EMR styluses use low energy levels that are generated by the pen’s circuits which react with the active area on the tablet. They tend to be thinner than battery-operated styluses and have a thicker point. On the other hand, a battery-operated stylus is designed with a finer point and made to be used for pen-to-tablet drawing.

On-screen Monitor or Flat Models

When you’re looking to buy a tablet to use for your projects, you’re going to run into one of two basic tablet designs. Flat and on-screen monitor models. Now, obviously there can be a price difference between the two of them, but which one is better for you generally comes down to personal preference. The LPI (lines per inch) for an on-screen tablet will generally be the same as the LPI for a flat model tablet.

For some though, using a flat model can take some getting used to. Drawing on a tablet while looking at your monitor or laptop screen can be discombobulating at first, while those who prefer drawing on an on-screen tablet are comfortable drawing right on the screen as they do not have any other option.

Pressure Sensitivity

A drawing tablet typically isn’t something that someone would buy unless they need it for a specific purpose such as drawing, illustrating, or graphic design work. The one that is ultimately chosen has many things considered, but one of the most important is the table sensitivity. Everyone has a different drawing or illustration style. Depending on yours, you may want to choose a tablet with an ultra-sensitive and responsive surface.

Another major factor is the pressure sensitivity, although this is a hardware issue for the tablet. Pressure levels on tables start at about 300 levels of pressure and go up to around 3000. In this case, the higher the number, the more responsive the tablet will be for you. For illustrations and design work, the optimal pressure level to look for on a tablet is in the 1024 range.


If you work in a field where you need to make very high-resolution images that also have very sharp graphics, picking a tablet with a high LPI would be best suited for you. Think of LPI the same way that people think of 4K resolution found on televisions and computer monitors. With 4K resolution, the image on the screen is as bright and sharp as it can be, and a higher LPI can provide the same effect on a tablet.


Moving around the screen on your tablet using the stylus to get around or even your finger could cause mistakes to be made on your project, meaning you’d have to spend more time fixing errors and not meeting your deadline. Thankfully, many tablets have a scroller built into the tablet already. This will help you move around the project quickly without unforeseen errors occurring.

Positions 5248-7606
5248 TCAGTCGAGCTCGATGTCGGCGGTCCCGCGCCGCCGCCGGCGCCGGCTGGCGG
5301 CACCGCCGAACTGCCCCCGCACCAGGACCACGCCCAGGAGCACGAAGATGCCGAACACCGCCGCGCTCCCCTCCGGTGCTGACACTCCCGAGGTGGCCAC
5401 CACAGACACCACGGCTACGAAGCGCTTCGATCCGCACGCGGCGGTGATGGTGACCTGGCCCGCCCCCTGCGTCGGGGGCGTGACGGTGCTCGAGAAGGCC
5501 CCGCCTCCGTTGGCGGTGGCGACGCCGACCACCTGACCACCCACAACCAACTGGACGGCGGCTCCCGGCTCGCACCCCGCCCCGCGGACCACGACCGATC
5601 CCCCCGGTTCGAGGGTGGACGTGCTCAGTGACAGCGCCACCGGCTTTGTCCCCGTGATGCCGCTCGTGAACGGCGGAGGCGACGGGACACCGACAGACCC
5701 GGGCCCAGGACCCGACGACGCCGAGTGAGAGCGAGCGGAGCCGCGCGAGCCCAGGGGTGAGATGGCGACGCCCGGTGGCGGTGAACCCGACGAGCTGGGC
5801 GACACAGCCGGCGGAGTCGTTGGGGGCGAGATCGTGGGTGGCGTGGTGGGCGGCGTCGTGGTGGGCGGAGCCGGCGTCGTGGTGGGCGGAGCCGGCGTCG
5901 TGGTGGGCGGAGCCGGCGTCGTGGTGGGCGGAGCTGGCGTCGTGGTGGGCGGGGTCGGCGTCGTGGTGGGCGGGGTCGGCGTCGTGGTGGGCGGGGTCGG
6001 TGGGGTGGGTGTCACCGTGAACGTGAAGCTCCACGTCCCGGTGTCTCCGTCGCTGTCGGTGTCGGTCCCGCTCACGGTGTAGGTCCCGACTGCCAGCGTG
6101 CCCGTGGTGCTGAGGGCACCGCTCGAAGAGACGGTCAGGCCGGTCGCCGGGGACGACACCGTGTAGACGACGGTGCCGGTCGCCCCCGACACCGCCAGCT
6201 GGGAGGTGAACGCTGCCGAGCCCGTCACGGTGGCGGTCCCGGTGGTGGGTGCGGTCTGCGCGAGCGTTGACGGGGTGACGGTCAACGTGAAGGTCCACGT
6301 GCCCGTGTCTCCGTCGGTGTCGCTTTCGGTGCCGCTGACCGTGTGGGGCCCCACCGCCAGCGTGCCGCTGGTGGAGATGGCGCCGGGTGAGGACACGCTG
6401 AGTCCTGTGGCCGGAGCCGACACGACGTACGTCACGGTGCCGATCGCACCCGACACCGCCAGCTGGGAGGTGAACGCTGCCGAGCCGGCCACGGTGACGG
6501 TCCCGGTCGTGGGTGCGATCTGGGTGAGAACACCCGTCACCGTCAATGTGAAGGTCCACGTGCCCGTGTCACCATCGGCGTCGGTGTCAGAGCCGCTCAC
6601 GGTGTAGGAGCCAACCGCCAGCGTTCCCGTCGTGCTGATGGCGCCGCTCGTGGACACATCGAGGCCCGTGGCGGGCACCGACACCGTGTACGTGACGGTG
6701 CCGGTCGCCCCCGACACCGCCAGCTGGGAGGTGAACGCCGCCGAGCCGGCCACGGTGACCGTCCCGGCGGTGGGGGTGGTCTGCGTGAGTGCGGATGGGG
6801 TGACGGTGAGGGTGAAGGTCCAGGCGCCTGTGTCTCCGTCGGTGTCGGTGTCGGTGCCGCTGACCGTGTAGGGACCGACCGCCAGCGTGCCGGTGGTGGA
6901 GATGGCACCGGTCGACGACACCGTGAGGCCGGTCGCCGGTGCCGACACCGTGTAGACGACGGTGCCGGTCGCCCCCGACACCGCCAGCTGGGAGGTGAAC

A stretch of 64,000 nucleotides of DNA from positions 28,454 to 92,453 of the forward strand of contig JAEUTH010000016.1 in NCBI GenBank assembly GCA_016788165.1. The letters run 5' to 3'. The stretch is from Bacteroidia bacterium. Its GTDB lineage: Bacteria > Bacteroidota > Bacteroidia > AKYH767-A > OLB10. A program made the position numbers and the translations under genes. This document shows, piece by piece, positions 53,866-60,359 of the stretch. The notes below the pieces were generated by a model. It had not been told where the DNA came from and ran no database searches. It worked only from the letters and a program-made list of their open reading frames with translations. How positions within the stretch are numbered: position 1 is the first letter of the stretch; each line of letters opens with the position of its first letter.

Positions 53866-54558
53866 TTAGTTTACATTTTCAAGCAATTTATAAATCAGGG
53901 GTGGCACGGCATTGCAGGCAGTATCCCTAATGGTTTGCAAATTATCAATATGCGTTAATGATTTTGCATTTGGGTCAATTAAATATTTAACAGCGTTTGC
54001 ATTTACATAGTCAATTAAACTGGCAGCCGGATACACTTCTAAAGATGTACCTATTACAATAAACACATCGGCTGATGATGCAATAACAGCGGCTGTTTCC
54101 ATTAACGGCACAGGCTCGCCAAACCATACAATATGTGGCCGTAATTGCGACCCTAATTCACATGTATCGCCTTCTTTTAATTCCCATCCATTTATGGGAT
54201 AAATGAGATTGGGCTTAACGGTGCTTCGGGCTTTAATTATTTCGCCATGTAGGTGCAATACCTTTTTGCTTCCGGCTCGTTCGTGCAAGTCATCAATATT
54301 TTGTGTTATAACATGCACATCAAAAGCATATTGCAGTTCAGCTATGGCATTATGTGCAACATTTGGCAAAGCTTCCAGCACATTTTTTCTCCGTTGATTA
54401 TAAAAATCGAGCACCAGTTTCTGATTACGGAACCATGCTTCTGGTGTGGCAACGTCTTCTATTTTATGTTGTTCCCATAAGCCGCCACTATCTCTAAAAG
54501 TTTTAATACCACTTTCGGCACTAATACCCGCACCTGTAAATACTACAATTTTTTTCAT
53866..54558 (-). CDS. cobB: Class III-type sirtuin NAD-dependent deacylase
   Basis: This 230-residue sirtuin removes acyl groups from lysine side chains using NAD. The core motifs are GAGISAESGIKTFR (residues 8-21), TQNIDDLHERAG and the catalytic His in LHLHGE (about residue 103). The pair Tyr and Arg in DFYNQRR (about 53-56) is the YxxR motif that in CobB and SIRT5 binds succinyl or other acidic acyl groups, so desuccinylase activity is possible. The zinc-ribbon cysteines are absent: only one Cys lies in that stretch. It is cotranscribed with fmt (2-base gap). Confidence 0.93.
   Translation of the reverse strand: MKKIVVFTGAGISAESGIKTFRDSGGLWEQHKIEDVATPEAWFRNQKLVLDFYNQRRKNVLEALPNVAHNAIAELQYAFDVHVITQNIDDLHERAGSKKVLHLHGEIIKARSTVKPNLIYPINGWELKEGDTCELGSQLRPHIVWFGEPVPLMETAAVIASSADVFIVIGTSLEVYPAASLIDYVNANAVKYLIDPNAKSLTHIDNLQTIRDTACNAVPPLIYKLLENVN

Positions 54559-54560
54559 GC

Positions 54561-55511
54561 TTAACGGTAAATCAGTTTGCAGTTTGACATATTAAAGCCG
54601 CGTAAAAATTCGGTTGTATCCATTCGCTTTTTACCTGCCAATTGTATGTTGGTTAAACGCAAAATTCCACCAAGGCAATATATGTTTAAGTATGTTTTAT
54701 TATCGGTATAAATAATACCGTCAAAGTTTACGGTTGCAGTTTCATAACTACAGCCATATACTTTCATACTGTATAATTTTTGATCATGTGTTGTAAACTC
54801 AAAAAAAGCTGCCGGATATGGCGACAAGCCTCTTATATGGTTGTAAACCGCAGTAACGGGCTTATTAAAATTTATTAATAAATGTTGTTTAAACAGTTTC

Wireless or Wired

Like the tablet you choose, whether you decide to use a tablet that is wireless or wired is a personal choice. While a wired tablet keeps you at your desk and doesn’t give you the freedom of movement that a wireless tablet may, it will give you a direct connection to your workspace or monitor.

Wireless tablets have become a default choice for a lot of graphic designers. The freedom that it gives you to move around without accidentally pulling on the cord and possibly damaging the tablet is beneficial. However, with a wireless tablet, you’re reliant on having a good connection to your monitor or workspace, which may not be as secure.

The best drawing tablet accessories

1. Adonit Jot Pro

The features an etched aluminum body that makes it appear more expensive than it is but doesn’t let the affordable price fool you this is a surprisingly good stylus. Available in four colors, the Jot Pro 3 comes with a magnetic cap for protection. While it’s not pressure-sensitive, it doesn’t need to be paired and there is no battery to charge which makes it a perfect pick up and go option. The only downside is that the little disc surrounding the nib can get annoying, especially if your display isn’t perfectly clean.

2. Wacom Bamboo Fineline Stylus